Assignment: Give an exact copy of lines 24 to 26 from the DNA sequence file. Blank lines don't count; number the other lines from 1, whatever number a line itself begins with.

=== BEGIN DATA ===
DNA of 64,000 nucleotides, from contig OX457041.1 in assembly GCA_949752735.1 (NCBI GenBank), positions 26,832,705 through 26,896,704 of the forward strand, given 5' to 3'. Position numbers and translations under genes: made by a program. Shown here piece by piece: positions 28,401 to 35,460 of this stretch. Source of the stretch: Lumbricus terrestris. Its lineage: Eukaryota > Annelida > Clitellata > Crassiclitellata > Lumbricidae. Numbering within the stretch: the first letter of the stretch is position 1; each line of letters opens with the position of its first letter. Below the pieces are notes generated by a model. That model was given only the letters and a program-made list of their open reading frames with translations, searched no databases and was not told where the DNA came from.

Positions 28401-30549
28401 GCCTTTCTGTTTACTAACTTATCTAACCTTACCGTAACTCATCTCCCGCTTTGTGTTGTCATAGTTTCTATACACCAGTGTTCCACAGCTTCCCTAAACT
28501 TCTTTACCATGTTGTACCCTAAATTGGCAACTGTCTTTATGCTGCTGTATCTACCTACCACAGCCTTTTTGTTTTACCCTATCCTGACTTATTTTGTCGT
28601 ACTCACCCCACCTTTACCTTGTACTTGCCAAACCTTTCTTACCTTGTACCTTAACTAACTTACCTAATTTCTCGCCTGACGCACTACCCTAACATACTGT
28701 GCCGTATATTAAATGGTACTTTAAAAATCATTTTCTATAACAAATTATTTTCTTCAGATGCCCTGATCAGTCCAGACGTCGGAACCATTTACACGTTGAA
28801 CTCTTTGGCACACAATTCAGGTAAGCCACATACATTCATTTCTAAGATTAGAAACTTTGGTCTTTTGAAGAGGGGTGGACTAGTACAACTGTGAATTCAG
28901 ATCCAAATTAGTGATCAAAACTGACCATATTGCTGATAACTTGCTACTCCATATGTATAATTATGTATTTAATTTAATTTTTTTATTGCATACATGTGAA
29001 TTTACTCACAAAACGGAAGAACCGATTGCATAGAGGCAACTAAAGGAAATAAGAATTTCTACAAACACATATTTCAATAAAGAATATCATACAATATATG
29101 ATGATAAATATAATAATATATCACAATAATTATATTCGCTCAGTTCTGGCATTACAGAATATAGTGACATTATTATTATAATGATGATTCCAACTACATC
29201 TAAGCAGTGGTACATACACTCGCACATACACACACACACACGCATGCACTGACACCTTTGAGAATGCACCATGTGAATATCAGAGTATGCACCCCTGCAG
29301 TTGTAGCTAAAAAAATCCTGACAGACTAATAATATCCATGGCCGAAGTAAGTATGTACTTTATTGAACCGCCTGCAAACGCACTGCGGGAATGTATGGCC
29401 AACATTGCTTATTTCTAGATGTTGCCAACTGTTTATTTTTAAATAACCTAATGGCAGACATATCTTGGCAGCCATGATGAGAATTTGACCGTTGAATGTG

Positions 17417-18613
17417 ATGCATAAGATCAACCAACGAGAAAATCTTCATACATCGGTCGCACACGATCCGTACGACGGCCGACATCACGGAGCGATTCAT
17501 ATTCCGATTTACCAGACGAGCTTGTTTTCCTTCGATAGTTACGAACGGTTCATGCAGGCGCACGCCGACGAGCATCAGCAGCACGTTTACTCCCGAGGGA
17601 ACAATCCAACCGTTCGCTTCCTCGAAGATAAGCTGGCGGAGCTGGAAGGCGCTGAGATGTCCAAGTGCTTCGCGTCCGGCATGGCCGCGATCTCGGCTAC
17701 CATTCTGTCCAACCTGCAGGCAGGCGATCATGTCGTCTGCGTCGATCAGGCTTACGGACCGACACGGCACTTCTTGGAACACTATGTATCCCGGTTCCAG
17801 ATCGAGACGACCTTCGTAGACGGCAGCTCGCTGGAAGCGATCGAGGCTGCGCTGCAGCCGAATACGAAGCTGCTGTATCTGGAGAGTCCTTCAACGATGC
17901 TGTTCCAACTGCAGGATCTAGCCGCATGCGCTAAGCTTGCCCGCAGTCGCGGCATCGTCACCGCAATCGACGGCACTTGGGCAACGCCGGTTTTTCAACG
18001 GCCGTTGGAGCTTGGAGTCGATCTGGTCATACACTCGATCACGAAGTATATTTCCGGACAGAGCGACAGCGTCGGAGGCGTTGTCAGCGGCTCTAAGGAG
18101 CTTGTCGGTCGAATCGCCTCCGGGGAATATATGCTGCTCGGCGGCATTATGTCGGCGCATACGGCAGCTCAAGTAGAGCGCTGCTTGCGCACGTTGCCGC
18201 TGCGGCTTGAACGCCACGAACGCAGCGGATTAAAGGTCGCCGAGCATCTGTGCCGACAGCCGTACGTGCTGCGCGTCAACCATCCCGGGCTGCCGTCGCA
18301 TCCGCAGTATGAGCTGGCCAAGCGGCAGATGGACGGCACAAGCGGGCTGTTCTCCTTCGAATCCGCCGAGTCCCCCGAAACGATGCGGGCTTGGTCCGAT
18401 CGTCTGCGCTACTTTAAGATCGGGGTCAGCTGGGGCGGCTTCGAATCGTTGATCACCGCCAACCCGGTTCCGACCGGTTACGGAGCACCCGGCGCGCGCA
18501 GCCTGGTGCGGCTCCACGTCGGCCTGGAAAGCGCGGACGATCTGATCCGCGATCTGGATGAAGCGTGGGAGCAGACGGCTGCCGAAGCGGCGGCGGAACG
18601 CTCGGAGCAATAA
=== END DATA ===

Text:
18301 TCCGCAGTATGAGCTGGCCAAGCGGCAGATGGACGGCACAAGCGGGCTGTTCTCCTTCGAATCCGCCGAGTCCCCCGAAACGATGCGGGCTTGGTCCGAT
18401 CGTCTGCGCTACTTTAAGATCGGGGTCAGCTGGGGCGGCTTCGAATCGTTGATCACCGCCAACCCGGTTCCGACCGGTTACGGAGCACCCGGCGCGCGCA
18501 GCCTGGTGCGGCTCCACGTCGGCCTGGAAAGCGCGGACGATCTGATCCGCGATCTGGATGAAGCGTGGGAGCAGACGGCTGCCGAAGCGGCGGCGGAACG